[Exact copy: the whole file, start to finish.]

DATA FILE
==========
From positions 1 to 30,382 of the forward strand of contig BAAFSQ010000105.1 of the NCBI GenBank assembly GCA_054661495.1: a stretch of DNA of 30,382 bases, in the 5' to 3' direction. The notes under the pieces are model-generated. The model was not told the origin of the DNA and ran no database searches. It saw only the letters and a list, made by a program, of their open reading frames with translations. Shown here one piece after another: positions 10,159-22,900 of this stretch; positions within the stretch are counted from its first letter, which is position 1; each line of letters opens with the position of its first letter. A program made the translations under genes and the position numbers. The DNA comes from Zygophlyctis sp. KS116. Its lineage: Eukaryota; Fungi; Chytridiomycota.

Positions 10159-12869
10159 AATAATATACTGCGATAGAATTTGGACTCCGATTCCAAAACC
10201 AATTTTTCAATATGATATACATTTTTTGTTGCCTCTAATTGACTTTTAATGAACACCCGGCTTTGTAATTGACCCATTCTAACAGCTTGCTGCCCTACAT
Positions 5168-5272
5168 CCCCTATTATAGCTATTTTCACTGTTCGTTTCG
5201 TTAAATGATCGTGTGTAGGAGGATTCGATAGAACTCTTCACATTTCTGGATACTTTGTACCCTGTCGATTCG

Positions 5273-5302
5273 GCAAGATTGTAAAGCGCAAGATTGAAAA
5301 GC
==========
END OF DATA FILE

From positions 1 to 30,382 of the forward strand of contig BAAFSQ010000105.1 of the NCBI GenBank assembly GCA_054661495.1: a stretch of DNA of 30,382 bases, in the 5' to 3' direction. The notes under the pieces are model-generated. The model was not told the origin of the DNA and ran no database searches. It saw only the letters and a list, made by a program, of their open reading frames with translations. Shown here one piece after another: positions 10,159-22,900 of this stretch; positions within the stretch are counted from its first letter, which is position 1; each line of letters opens with the position of its first letter. A program made the translations under genes and the position numbers. The DNA comes from Zygophlyctis sp. KS116. Its lineage: Eukaryota; Fungi; Chytridiomycota.

Positions 10159-12869
10159 AATAATATACTGCGATAGAATTTGGACTCCGATTCCAAAACC
10201 AATTTTTCAATATGATATACATTTTTTGTTGCCTCTAATTGACTTTTAATGAACACCCGGCTTTGTAATTGACCCATTCTAACAGCTTGCTGCCCTACAT
Positions 5168-5272
5168 CCCCTATTATAGCTATTTTCACTGTTCGTTTCG
5201 TTAAATGATCGTGTGTAGGAGGATTCGATAGAACTCTTCACATTTCTGGATACTTTGTACCCTGTCGATTCG

Positions 5273-5302
5273 GCAAGATTGTAAAGCGCAAGATTGAAAA
5301 GC